As I pressed the “compose” button to write this, I had a thought. I know one or two people still read my blog but otherwise, why do it anymore? Why continue when there isn’t much of an audience? I suppose just because I need the outlet way more than I need the audience. An audience is nice. It’s great knowing someone is reading (like the person who has liked my posts frequently this month – thank you!) but it’s not a necessity. The truth is that I like the idea of journaling on a regular basis but I hate writing by hand. I can handle a page or two now and then but it’s just not my favourite thing to do. Anyway, that’s why I do it. This is a reminder for myself just as much as it is a statement to whatever readers I might have. Thank you for reading but if I ever get annoying and you need to stop, no sweat. I don’t even care about stats anymore – I just need to write.

So, “pressing on” isn’t even about all of that. This is back to my current gargantuan task of decluttering my entire home. I have so far finished my kitchen and have essentially finished my bedroom although there are some boxes of things that need to be relocated once I’ve organized other parts of the house a bit more. But this week I have been tired and it has been tempting to take a nice long break from the work. The fact that I’ve only been at it for a few weeks is reason enough to not allow myself a break just yet. We have had a busy week (hence the tiredness…someone please remind me not to book three morning appointments in the same week) and I do need to give myself slightly less to do when there is a lot going on outside of the house. I am also being reminded to show myself grace. If something isn’t done at the end of the day, it will just have to be moved to another day. I get a bit stuck in past perfectionism not seeing a task checked off at the end of the day so I am trying to be more intentional about giving myself a break when I don’t get it all done.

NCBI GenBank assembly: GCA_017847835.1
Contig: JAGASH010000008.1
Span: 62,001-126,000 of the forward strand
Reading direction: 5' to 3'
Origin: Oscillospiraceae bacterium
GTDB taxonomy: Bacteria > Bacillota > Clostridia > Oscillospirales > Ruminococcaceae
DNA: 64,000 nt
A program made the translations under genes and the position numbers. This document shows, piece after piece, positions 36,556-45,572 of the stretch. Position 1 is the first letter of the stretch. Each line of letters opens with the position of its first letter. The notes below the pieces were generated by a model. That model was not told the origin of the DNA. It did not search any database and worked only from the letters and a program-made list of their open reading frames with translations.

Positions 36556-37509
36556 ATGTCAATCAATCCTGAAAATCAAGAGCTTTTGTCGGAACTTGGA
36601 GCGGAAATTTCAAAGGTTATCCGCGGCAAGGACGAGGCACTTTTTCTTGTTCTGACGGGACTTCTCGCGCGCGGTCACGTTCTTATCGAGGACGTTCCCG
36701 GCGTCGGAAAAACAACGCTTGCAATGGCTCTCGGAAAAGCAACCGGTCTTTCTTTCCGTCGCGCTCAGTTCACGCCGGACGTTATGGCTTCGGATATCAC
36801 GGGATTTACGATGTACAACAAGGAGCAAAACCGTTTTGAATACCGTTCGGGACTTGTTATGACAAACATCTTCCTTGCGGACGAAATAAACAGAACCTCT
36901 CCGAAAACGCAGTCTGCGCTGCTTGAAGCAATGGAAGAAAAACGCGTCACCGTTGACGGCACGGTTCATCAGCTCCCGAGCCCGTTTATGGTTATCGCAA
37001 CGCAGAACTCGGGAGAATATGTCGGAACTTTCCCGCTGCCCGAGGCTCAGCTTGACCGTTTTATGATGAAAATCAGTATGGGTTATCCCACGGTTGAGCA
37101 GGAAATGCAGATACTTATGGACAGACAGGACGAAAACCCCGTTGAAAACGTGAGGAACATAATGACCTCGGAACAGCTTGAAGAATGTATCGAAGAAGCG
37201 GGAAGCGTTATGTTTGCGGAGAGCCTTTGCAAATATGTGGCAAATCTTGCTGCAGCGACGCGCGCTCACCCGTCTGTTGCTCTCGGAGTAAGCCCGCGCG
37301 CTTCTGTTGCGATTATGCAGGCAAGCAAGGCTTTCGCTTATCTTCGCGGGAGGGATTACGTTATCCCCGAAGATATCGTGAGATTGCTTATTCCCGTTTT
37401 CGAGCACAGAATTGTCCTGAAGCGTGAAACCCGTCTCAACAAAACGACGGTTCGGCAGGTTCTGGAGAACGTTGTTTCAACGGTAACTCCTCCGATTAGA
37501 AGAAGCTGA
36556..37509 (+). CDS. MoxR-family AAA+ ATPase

Delegating is also something I hadn’t even considered, aside from the responsibilities that the kids already have here. I had two big bags of baby girls’ clothes that I was hoping to pass on to a few people but one wanted the small things and the other wanted the bigger things. The sizes were completely mixed together so I had planned to sit down and sort them according to size. Then it occurred to me that the friend who wanted the larger sizes had only one child and does not work outside of her home. So I sent her message, asked if she wouldn’t mind sorting through them and passing what she didn’t want to the mutual friend who wanted the smaller sizes. And it worked! She didn’t mind at all and came to pick them up within hours of my original message. More proof that sometimes I just need to ask for help instead of assuming that no one will want or be able to help me.

This is not my most brilliant writing but again, it’s good for me to put it all out there to process what is happening right now. I will keep at this job and hopefully be done in six months or less at the rate I’m going now (I think four months is actually a possibility). Now to avoid burnout, show myself grace, allow myself rest throughout the week when I need it, and delegate when necessary. 🙂

Explaining the two book goal

I haven’t mentioned it here but one of my micro-goals for 2016 is to read one non-fiction book per month and one fiction. I have a lot of back reading to catch up on in the non-fiction area so if I feel like finishing two a month, I’ll let myself. But I’m determined to hold to the one novel a month rule.